- J. K. Lenstra, A. H. G. Rinnooy Kan, and P. Brucker, Complexity of machine scheduling problems, Annals of Discrete Mathematics 1 (1977), 343–362.
- L. Lovász, Submodular functions and convexity, Mathematical Programming: The State of the Art — Bonn 1982 (A. Bachem, M. Grötschel, and B. Korte, eds.), Springer, 1983, pp. 235–257.
- I. Meilijson and A. Tamir, Minimizing flow time on parallel identical processors with variable unit processing time, Operations Research 32 (1984), 440–448.
- G. L. Nemhauser and L. A. Wolsey, Integer and Combinatorial Optimization, John Wiley & Sons, 1988.
- W. R. Pulleyblank, Polyhedral combinatorics, Optimization (G. L. Nemhauser, A. H. G. Rinnooy Kan, and M. J. Todd, eds.), Handbooks in Operations Research and Management Science, vol. 1, North-Holland, Amsterdam, The Netherlands, 1989, pp. 371–446.
- M. Queyranne, Polyhedral approaches to scheduling problems, seminar presented at the CORE, University of Louvain, Belgium, January 26, 1988.
- -, Structure of a simple scheduling polyhedron, Mathematical Programming 58 (1993), 263–285.
- M. Queyranne and A. S. Schulz, Polyhedral approaches to machine scheduling, Preprint 408/1994, Department of Mathematics, Technical University of Berlin, Berlin, Germany, 1994.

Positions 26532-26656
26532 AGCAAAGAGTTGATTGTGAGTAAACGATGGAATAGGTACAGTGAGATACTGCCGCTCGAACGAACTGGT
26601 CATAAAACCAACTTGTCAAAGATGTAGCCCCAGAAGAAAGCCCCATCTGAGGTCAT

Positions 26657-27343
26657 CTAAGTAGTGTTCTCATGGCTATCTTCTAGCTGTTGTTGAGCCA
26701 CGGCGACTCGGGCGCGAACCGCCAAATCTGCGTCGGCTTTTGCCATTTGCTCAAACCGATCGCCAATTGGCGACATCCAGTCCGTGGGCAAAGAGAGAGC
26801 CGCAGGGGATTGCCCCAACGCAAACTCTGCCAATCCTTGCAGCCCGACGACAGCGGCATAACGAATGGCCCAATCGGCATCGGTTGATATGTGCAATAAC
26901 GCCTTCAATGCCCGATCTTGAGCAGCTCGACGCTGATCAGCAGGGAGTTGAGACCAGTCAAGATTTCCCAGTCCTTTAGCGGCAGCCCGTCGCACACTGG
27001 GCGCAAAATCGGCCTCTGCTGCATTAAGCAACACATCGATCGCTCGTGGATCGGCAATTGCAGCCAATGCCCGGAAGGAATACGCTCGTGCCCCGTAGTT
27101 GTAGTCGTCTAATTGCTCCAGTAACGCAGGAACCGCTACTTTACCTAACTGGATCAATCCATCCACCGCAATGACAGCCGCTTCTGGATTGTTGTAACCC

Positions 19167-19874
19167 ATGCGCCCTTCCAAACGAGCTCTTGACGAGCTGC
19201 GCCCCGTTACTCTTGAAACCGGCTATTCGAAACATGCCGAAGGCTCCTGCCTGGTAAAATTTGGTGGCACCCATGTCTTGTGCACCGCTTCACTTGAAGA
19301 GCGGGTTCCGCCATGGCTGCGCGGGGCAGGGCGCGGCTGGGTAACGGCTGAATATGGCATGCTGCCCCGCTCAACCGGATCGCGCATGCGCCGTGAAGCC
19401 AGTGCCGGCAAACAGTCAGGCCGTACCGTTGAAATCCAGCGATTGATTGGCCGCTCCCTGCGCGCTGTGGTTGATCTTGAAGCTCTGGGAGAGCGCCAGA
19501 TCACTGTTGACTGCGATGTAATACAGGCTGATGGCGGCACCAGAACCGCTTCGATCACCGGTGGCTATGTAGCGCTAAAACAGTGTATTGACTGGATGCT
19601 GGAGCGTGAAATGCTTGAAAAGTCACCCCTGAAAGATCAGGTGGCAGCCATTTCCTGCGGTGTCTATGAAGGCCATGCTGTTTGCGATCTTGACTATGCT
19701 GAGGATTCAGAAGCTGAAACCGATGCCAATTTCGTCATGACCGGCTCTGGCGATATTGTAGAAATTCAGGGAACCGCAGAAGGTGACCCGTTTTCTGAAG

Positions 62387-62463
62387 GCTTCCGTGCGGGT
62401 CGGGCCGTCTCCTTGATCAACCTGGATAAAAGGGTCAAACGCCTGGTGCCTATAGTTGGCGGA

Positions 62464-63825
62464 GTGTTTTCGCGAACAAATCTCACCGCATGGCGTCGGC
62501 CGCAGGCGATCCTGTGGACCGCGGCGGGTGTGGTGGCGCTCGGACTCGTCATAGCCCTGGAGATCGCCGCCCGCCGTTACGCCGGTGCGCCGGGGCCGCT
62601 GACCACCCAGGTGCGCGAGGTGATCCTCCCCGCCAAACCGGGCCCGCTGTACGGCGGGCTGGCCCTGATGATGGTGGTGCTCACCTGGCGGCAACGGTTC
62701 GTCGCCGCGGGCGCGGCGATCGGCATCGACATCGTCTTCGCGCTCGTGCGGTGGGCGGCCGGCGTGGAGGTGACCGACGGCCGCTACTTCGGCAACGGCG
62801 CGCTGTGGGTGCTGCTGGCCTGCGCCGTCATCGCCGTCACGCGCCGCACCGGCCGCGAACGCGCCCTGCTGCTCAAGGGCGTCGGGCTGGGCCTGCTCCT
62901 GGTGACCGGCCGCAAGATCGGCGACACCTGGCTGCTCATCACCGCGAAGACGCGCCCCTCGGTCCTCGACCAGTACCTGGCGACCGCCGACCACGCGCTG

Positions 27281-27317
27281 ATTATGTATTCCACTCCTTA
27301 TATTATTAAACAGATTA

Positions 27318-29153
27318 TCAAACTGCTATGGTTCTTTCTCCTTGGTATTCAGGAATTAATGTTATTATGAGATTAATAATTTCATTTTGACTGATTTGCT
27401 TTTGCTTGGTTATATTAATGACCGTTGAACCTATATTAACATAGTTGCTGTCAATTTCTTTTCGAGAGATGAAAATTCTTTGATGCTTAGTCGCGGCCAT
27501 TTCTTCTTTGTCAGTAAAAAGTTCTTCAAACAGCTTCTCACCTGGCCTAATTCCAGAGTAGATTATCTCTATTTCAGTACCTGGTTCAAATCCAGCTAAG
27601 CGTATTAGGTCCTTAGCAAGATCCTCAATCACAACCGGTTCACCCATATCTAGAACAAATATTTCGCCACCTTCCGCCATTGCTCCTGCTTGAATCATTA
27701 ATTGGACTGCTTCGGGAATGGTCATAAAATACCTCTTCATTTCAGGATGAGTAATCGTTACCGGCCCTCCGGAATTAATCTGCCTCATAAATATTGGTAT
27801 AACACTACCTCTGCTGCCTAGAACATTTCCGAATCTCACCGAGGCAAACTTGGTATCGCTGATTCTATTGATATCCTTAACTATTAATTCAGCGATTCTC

- M. Queyranne and Y. Wang, Single-machine scheduling polyhedra with precedence constraints, Mathematics of Operations Research 16 (1991), 1–20.
- -, On the convex hull of feasible solutions to certain combinatorial problems, Operations Research Letters 11 (1992), 1–11.
- R. Rado, An inequality, The Journal of the London Mathematical Society 27 (1952), 1–6.
- P. H. Schoute, Analytical treatment of the polytopes regularly derived from the regular polytopes, Johannes Müller, Amsterdam, The Netherlands, 1911, Verhandelingen der Koninklijke Akademie van Wetenschappen XI.3.
- A. Schrijver, Theory of Linear and Integer Programming, John Wiley & Sons, 1986.
- A. S. Schulz, Polyedrische Charakterisierung von Scheduling Problemen, Diploma Thesis, Department of Mathematics, Technical University of Berlin, Berlin, Germany, 1993.
- W. E. Smith, Various optimizers for single-stage production, Naval Research and Logistics Quarterly 3 (1956), 59–66.
- Scheduling unit jobs with compatible release dates on parallel machines with nonstationary speeds
- Book Title
- Integer Programming and Combinatorial Optimization
- Book Subtitle
- 4th International IPCO Conference Copenhagen, Denmark, May 29–31, 1995 Proceedings
- pp 307-320
- Print ISBN
- Online ISBN
- Series Title
- Lecture Notes in Computer Science
- Series Volume
- Series ISSN
- Springer Berlin Heidelberg
- Copyright Holder
- Additional Links
- Industry Sectors
- eBook Packages
- Author Affiliations
- 1. Faculty of Commerce, University of British Columbia, Main Mall, 2053, Vancouver, B. C., Canada
- 2. Technische Universität Berlin, Fachbereich Mathematik (MA 6-1), Straße des 17. Juni 136, D-10623, Berlin, Germany
To view the rest of this content please follow the download PDF link above.